April 24, 2015

Statins Up the Risk for Type 2 Diabetes – Part 1

Yes, statins increase the risk for type 2 diabetes! Most doctors have now accepted this as a risk for prescribing statins and many don't care. A recent study appearing on March 4 in Diabetologia has many doctors up in arms and criticism about the study has been heavy. This article in Medscape is typical.

Even I don't like the study because it only included men and not a combination of men and women. Statin therapy appears to increase the risk for type 2 diabetes by 46%, even after adjustment for confounding factors, a large new population-based study concludes.

This suggests a higher risk for diabetes with statins in the general population than has previously been reported, which has been in the region of a 10% to 22% increased risk.

In this new study, the authors investigated the effects of statin treatment on blood glucose control and the risk for type 2 diabetes in 8749 nondiabetic men age 45 to 73 years in a 6-year follow-up of the population-based Metabolic Syndrome in Men (METSIM) trial, based in Kuopio, Finland.

The majority of people in this new study were taking atorvastatin and simvastatin, and the risk for diabetes was dose-dependent for these two agents, the researchers found.

However, senior author Markku Laakso, MD, from the University of Eastern Finland and Kuopio University Hospital, told Medscape Medical News: "Even if statin treatment is increasing the risk of getting diabetes, statins are very effective in reducing cardiovascular risk.” "Therefore I wouldn't make a conclusion from my study that people should stop statin treatment, especially those patients who have a history of myocardial infarction.”

"But what I would say is that people who are at the higher risk, if they are obese, if they have diabetes in the family, etc, should try to lower their statin dose, if possible, because high-dose statin treatment increases the risk vs. lower-dose statin treatment," he continued.

One of the main criticisms came from Alvin C Powers, MD, from Vanderbilt University School of Medicine, Nashville, Tennessee. Asked to comment, Alvin C Powers, MD, explained that there were limitations to the conclusions that could be drawn from this study.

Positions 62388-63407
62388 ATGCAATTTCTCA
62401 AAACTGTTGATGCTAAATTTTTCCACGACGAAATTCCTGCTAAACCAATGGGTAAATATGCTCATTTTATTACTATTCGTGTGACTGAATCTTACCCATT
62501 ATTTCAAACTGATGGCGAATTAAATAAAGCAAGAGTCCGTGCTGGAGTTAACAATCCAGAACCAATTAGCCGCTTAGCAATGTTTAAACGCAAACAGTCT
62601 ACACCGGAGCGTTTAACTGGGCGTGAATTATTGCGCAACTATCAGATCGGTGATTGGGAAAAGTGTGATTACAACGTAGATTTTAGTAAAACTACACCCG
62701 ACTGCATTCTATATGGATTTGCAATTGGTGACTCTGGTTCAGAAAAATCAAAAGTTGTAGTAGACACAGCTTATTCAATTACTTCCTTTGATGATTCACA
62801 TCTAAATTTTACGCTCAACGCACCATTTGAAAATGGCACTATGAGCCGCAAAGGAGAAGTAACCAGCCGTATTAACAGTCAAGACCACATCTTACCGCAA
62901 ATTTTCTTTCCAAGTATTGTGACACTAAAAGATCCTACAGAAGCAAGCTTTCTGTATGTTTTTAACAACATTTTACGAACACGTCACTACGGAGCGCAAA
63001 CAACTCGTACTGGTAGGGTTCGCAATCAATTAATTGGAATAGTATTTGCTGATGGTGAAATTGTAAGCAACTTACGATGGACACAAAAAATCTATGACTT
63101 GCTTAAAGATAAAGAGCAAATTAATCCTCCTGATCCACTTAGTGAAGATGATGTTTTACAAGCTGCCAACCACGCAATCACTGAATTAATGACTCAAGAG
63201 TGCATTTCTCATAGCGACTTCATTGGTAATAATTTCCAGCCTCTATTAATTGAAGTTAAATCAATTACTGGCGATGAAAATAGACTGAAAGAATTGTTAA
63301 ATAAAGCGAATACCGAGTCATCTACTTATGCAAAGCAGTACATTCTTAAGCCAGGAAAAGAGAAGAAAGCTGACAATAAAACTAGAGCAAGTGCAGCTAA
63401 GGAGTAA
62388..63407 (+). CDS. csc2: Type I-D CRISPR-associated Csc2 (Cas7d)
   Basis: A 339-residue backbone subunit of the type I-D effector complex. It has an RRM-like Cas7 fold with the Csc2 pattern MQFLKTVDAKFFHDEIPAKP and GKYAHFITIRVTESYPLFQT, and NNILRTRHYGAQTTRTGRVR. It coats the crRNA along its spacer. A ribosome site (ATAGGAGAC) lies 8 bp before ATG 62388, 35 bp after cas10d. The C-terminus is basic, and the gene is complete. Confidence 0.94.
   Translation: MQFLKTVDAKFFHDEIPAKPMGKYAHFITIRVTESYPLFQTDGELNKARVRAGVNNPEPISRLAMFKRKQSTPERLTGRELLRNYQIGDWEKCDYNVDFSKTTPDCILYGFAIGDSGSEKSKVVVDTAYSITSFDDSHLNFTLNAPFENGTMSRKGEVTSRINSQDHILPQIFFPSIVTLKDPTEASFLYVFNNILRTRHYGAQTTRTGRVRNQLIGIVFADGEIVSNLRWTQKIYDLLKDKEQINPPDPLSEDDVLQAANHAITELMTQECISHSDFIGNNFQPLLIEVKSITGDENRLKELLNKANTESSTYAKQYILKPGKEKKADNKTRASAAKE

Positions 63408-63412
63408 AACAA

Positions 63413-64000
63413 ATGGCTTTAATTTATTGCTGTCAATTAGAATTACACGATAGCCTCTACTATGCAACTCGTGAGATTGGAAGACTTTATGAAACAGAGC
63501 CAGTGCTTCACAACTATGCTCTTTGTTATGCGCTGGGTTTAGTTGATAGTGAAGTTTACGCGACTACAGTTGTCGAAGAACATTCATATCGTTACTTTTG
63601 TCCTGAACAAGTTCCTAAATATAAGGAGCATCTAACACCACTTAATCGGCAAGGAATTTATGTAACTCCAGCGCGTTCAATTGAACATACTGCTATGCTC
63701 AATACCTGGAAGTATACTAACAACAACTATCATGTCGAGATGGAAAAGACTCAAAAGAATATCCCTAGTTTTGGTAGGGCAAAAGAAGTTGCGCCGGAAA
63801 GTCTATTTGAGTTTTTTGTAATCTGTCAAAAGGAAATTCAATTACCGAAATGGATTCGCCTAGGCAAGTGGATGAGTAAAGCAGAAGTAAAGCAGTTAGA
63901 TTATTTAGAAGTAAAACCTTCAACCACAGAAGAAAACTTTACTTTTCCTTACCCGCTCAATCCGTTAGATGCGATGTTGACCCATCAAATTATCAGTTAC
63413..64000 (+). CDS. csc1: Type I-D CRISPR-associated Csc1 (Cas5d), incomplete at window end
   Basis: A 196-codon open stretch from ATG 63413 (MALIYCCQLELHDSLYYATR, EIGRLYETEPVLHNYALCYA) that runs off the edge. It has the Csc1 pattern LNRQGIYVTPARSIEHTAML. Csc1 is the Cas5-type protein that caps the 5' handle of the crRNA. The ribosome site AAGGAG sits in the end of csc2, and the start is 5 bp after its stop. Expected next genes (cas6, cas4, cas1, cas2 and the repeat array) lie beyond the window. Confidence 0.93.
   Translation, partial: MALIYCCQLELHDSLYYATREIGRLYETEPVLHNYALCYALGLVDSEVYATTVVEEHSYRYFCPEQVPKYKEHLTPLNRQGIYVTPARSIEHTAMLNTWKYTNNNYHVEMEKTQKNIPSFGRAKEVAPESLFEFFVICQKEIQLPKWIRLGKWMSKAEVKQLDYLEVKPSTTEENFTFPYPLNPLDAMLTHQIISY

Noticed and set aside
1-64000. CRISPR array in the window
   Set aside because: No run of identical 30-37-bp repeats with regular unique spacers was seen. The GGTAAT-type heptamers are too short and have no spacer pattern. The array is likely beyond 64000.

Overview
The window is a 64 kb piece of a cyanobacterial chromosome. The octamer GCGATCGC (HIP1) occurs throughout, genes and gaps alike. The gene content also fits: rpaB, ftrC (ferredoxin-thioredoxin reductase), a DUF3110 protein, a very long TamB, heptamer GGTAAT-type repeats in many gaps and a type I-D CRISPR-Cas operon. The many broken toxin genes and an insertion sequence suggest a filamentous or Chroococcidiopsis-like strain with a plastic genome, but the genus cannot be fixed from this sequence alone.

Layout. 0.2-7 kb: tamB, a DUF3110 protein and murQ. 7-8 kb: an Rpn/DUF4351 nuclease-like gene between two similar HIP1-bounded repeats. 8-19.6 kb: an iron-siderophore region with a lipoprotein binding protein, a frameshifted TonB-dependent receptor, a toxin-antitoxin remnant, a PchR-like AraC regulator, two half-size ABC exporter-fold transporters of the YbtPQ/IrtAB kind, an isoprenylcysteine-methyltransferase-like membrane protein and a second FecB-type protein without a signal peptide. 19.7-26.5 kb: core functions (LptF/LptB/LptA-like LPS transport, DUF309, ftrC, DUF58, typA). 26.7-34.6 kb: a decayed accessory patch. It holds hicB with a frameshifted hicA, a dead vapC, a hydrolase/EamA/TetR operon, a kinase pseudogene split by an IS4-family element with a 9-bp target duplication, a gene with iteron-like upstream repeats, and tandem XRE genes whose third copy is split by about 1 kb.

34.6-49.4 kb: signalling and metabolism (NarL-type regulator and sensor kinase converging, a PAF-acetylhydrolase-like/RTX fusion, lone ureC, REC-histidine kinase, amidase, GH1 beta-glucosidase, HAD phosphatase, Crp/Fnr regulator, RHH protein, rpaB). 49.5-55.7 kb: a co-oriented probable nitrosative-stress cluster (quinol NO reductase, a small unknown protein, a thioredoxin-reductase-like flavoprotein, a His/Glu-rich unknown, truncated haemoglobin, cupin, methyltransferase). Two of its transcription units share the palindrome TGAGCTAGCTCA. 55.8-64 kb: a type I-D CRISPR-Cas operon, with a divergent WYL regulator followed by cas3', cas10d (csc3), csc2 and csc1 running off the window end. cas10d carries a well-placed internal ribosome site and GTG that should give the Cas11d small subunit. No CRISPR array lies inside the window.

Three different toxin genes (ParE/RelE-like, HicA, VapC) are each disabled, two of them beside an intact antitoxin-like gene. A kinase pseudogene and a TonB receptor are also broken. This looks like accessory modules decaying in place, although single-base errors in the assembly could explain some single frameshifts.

Speaking as part of the Endocrine Society, he said, "The first thing is that this study did not examine the benefits of statin therapy, it examined only the risk of diabetes."

With every treatment, there are risks and benefits, and the benefits of statins have been clearly proven in certain situations. In those instances, "the benefit would outweigh the increased risk of diabetes for many people," Dr. Powers told Medscape Medical News.

Dr Powers observed that this new study doesn't provide any information about whether people who have diabetes who are on a statin should continue with the statin, "but there are clear benefits for statin therapy in people who have diabetes.”

"People who have diabetes who are on a statin should continue with the statin.…This increased risk of diabetes, to me, is not relevant to their reason for taking the statin," he commented.

This is very typical of doctors that favor statins. People receiving statins would I am sure feel otherwise. Anyone that has read Dr. Malcolm Kendrick's book, The Great Cholesterol Con would feel this way.

I would urge everyone to read the latest from the FDA (last updated January 31, 2014) and what they are saying about statins.

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